Cats like to breed. According to figures from Geelong Council in Victoria, an un-desexed female cat and her male partner can potentially have two litters a year, with an average of three kittens per litter. If their offspring also produced two litters a year, over a four-year period it’s possible that the original pair of cats will produce more than 2000 more cats. That’s staggering.
Desexing your cat is an important way to reduce the numbers of unwanted cats that either end up as strays or have to be put down in animal shelters and by councils.
So, what’s involved?
Desexing a male cat is called castration and involves completely removing the testes from the scrotum where all the sperm comes from and most of the cat’s testosterone is produced.
Female cats are spayed, and like males they are put under a general anaesthetic for the operation. When a female is spayed, her ovaries and uterus are removed, preventing not only the possibility of her having kittens, but also the possibility of future infections in the uterus.
As well as preventing unwanted kittens, desexing has other advantages, including positive behavioural changes. Desexed cats, especially males, will be less inclined to run away or wander from the house. They are less likely to get into fights with other cats over territory and they are less likely to attempt to mark their territory, which is often your home. Desexed cats, both male and female, have a reduced risk of developing certain tumours and a reduced chance of picking up diseases such as flu and the FIV virus (which can result in feline AIDS) from other cats.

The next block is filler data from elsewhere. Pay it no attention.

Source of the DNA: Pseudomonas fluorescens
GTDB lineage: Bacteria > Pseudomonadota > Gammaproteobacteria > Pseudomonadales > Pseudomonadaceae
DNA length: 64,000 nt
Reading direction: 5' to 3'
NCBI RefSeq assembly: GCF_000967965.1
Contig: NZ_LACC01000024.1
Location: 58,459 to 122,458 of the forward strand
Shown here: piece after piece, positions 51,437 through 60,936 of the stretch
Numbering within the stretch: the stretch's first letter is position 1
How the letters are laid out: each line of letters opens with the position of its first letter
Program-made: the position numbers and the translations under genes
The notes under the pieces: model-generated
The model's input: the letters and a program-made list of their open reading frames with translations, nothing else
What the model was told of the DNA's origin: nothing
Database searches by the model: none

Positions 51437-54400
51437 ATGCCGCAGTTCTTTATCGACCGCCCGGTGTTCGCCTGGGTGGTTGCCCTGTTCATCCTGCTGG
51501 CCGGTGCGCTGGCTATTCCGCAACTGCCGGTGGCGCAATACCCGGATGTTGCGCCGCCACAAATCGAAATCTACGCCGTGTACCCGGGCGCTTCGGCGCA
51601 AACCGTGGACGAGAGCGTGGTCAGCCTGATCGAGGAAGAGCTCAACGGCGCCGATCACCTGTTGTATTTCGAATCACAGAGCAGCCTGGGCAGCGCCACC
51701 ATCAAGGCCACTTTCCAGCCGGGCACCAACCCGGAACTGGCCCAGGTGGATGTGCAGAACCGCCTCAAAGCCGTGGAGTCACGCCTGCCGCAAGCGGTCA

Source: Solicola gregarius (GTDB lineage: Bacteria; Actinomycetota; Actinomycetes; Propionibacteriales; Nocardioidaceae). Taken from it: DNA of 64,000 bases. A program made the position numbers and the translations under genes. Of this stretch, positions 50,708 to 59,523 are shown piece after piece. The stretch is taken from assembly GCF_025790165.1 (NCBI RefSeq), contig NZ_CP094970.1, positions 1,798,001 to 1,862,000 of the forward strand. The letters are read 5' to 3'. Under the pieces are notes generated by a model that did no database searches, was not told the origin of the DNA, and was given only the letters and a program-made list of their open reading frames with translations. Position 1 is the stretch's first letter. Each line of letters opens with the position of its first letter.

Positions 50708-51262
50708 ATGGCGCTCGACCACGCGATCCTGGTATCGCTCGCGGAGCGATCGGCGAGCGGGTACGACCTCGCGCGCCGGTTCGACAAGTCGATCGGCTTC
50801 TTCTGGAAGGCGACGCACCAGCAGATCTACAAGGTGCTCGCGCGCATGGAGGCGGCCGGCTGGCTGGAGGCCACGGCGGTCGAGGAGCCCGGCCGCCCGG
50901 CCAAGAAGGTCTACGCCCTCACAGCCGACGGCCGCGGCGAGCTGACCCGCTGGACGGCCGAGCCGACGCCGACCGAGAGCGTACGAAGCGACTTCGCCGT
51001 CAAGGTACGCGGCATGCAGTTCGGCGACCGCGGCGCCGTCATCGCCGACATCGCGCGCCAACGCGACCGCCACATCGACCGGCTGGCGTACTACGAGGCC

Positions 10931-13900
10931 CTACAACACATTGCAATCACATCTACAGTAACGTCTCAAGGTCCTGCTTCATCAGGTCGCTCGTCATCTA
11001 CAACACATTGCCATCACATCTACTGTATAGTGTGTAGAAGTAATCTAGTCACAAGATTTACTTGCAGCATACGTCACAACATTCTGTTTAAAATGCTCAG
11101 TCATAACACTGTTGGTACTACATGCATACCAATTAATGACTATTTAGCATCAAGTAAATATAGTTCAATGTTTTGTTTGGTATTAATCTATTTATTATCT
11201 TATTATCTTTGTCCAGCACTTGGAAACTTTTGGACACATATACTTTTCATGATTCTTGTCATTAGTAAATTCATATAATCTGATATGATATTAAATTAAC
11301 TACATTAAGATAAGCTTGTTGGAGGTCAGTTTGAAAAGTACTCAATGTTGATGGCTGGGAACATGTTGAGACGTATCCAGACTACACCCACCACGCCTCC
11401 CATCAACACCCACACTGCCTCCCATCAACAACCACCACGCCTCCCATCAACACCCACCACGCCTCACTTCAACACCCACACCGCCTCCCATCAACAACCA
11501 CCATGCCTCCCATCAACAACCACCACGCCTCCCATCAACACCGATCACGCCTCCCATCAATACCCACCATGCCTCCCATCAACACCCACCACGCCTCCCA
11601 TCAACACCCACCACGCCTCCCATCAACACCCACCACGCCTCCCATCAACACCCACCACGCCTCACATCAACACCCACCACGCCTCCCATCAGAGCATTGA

The operation for female cats involves a cut to the abdomen to remove the ovaries and uterus. A male cat’s operation is simpler, as it involves removing the testes from the scrotum. But both operations are performed under a general anaesthetic in a sterile environment. Talk to your vet about pre- and post-operative care, and any concerns you have about the operation and recovery.
It’s a big decision not to desex your cat and means extra responsibility on you not to let your cat stray. Your vet can address any concerns or questions you have about desexing.